Florida’s Death Penalty laws are once again in disarray.
The Supreme Court
Last year, the Supreme Court struck down the procedure Florida was using to determine when the death penalty should be imposed, in the Hurst case. That meant that there was functionally no death penalty in the state of Florida. The legislature moved quickly to amend the law to establish a new procedure to prosecute the death penalty in Florida, and a new version was signed into law in March. Now, all that work is out the window…
Judge Milton Hirsch, a circuit judge in Miami-Dade, has ruled that the new procedure is also unconstitutionally inadequate. The Florida procedure does not require a unanimous jury verdict before the death penalty can be imposed. Florida and Alabama are the only states that did not require unanimity, and that specific issue was not discussed by the Supreme Court in the Hurst case. Ultimately, the issue is likely to be appealed to the Florida Supreme court, and potentially the U.S. Supreme Court again, but Judge Hirsch’s opinion is the first to address the issue since the new procedure was passed.
Hirsch was critical of the law, finding that the changes were not enough. He wrote, “Arithmetically the difference between twelve and ten is slight, but the question before me is not a question of arithmetic. It is a question of constitutional law. It is a question of justice.”
Timothy Hurst, currently on Death Row
Meanwhile, the other issue up in the air is whether the Hurst decision is retroactive. That is, are all of the Floridians on death row entitled to new sentencing hearings?- 390 of them are currently on death row. While they would still be subject to a new death sentence, a ruling finding that Hurst is retroactive would likely spare a great number of inmates that the state would not wish to retry their sentencing hearings.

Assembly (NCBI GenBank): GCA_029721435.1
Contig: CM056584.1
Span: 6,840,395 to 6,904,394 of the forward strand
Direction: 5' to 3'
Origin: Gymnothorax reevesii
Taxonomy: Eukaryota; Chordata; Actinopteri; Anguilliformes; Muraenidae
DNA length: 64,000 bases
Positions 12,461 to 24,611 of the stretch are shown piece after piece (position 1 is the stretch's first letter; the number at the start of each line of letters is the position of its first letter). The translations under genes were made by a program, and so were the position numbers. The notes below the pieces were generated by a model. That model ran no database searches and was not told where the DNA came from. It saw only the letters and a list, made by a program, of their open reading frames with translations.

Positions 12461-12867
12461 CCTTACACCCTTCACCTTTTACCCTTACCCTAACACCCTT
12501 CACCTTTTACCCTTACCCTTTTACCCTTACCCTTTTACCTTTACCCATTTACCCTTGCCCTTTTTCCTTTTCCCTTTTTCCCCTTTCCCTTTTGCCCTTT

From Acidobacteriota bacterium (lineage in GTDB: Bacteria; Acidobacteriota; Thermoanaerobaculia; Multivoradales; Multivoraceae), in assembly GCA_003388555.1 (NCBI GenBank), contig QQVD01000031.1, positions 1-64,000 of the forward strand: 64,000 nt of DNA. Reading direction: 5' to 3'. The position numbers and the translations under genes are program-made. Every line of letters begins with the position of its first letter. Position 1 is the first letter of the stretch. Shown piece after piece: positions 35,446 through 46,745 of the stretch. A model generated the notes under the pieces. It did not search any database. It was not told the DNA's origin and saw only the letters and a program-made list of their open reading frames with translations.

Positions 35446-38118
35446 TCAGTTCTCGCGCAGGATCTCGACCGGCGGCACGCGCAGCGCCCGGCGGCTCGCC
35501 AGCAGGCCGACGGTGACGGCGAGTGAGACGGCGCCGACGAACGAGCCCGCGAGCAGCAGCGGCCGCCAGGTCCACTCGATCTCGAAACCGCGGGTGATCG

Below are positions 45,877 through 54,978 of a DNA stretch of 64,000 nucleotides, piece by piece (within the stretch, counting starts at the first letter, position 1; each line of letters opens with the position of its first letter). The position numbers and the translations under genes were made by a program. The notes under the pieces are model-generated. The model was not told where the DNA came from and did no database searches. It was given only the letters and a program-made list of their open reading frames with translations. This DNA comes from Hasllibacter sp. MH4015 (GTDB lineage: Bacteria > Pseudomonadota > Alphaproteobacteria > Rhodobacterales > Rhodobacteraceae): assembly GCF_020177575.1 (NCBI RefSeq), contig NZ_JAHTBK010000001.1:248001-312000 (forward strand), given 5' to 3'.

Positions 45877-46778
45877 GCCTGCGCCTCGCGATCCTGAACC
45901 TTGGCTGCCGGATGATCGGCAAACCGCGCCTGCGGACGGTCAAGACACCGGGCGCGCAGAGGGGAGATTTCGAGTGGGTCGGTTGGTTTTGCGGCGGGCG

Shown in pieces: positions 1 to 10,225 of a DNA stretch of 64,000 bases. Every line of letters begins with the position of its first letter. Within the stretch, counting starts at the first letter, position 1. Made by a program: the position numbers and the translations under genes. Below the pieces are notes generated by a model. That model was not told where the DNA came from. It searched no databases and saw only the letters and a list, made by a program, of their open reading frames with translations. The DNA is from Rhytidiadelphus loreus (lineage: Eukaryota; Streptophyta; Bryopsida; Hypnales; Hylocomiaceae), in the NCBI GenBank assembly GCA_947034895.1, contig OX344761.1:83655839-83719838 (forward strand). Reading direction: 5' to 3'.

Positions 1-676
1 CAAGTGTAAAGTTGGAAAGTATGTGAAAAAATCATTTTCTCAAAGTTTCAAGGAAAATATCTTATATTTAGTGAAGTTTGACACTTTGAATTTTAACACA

While it seems to be a no-brainer that if the procedure used to impose death was unconstitutional that the sentences could not stand, the courts have often held that these types of rulings are procedural, and do not apply retroactively. It will be interesting to see what the Florida Supreme Court does on the issue. Until then, Florida executions will have to be on hold. The Florida Supreme Court recently heard arguments regarding whether Hurst will mandate that he, and many other similarly situated cases will be reduced to life without parole.
Posted in 14th Amendment - Due Process, 6th Amendment - Fair Trial, Criminal Law, Death Penalty, Florida, Supreme Court, Uncategorized
Tagged death penalty, Jury, murder, procedure, ring, sentencing, supreme court, timothy hurst, trial
Former Judge Tracie Hunter
Former Hamilton County Judge Tracie Hunter’s verdict was upheld on appeal yesterday. The 1st District Court of Appeals in Ohio released their decision yesterday. Her attorney disagrees with the verdict, and has indicated they will be appealing to the Ohio Supreme Court.
One of the issues is that the jury was not polled after reading the verdict. Normally, after a verdict is announced in court, the jury is polled to confirm that the verdict was correctly recorded. Hunter’s attorney asked the judge to do so, but he declined, because he had previously had them make an affirmation. The jury reached a verdict on only one count, and the judge received that verdict and they continued deliberating on the other counts. When the judge got the verdict on the one count, which we later found out was ‘guilty’, he asked the jurors for an affirmation… but he never announced what the verdict was that he was having them affirm.